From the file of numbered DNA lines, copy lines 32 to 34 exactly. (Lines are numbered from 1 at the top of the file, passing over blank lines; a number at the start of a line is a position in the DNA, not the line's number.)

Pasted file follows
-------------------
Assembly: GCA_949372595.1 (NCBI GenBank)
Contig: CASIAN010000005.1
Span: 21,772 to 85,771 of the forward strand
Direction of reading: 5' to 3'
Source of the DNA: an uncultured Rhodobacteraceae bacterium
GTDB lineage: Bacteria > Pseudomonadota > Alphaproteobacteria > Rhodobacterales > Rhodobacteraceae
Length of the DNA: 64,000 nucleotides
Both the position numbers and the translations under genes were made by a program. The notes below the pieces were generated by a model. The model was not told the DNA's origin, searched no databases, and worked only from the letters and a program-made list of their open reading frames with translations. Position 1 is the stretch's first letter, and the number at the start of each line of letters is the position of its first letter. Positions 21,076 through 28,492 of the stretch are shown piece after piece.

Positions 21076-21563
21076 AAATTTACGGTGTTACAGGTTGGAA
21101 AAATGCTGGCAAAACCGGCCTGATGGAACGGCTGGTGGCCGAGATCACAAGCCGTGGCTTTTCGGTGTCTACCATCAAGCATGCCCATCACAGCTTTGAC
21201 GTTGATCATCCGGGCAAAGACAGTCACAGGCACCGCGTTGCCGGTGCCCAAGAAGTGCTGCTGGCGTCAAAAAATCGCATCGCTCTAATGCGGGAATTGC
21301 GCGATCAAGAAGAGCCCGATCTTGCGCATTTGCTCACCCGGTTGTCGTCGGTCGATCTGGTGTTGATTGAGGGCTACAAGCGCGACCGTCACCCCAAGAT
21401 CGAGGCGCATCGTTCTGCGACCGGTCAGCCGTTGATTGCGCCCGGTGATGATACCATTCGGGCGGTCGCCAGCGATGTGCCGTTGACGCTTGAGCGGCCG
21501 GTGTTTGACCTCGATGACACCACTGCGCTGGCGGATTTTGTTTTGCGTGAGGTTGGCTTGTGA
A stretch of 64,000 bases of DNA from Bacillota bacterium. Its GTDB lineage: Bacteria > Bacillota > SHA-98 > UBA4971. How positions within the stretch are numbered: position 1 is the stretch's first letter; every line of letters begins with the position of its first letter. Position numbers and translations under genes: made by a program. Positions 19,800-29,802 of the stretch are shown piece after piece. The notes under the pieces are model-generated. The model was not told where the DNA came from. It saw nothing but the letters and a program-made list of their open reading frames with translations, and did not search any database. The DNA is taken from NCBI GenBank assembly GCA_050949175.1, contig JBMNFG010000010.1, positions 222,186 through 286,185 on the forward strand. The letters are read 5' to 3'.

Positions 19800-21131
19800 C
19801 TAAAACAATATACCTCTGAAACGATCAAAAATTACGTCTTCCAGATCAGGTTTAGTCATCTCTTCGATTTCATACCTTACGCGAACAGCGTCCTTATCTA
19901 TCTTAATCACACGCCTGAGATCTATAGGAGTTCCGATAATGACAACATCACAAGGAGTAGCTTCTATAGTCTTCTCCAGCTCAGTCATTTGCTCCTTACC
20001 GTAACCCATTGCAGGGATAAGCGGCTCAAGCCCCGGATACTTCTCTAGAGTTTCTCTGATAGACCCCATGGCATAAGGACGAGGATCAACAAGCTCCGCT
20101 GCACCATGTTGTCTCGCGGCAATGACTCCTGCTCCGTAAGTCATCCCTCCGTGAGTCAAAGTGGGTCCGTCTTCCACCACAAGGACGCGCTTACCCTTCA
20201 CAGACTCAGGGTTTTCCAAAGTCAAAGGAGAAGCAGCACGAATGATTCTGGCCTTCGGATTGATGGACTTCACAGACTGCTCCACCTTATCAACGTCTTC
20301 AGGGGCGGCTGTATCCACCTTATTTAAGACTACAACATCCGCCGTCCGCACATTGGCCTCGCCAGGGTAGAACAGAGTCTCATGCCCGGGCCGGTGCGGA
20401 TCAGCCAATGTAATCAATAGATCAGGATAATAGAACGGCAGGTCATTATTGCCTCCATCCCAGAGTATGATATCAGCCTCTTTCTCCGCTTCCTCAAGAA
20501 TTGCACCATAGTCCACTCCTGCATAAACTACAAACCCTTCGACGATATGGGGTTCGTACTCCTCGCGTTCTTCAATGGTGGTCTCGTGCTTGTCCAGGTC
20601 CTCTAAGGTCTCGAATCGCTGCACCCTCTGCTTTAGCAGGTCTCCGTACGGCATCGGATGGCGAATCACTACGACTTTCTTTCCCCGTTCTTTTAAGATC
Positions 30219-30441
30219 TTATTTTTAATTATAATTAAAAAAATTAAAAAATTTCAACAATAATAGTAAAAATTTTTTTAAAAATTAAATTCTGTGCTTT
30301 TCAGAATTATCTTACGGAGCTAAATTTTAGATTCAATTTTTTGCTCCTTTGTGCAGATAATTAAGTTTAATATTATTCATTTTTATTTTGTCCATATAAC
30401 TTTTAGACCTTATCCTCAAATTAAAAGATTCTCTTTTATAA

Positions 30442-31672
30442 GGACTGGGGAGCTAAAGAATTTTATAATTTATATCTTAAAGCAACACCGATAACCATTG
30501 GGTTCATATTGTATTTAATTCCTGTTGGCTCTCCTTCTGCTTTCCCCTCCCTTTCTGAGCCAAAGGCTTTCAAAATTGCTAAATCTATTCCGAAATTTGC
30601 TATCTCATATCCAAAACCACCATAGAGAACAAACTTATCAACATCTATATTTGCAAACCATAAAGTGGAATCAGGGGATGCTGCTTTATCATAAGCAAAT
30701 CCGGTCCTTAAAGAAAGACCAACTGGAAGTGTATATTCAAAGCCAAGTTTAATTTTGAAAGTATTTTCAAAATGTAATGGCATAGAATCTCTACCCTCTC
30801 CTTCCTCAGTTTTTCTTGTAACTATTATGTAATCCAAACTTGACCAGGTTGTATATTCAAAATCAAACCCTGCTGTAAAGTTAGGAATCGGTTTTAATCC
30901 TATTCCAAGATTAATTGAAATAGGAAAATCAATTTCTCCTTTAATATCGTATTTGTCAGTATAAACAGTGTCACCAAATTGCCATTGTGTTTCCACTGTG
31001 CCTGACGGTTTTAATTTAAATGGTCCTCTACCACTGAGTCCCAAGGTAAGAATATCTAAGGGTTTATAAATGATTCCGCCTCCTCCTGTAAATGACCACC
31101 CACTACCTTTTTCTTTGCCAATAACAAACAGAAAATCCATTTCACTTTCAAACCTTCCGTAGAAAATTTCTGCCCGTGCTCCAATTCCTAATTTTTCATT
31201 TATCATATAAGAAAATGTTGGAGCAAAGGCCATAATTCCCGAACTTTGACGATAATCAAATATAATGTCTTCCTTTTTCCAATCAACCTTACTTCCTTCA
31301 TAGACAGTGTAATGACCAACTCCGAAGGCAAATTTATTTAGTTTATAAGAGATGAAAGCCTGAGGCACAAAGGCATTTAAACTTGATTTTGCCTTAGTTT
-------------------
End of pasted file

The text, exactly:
Positions 30442-31672
30442 GGACTGGGGAGCTAAAGAATTTTATAATTTATATCTTAAAGCAACACCGATAACCATTG
30501 GGTTCATATTGTATTTAATTCCTGTTGGCTCTCCTTCTGCTTTCCCCTCCCTTTCTGAGCCAAAGGCTTTCAAAATTGCTAAATCTATTCCGAAATTTGC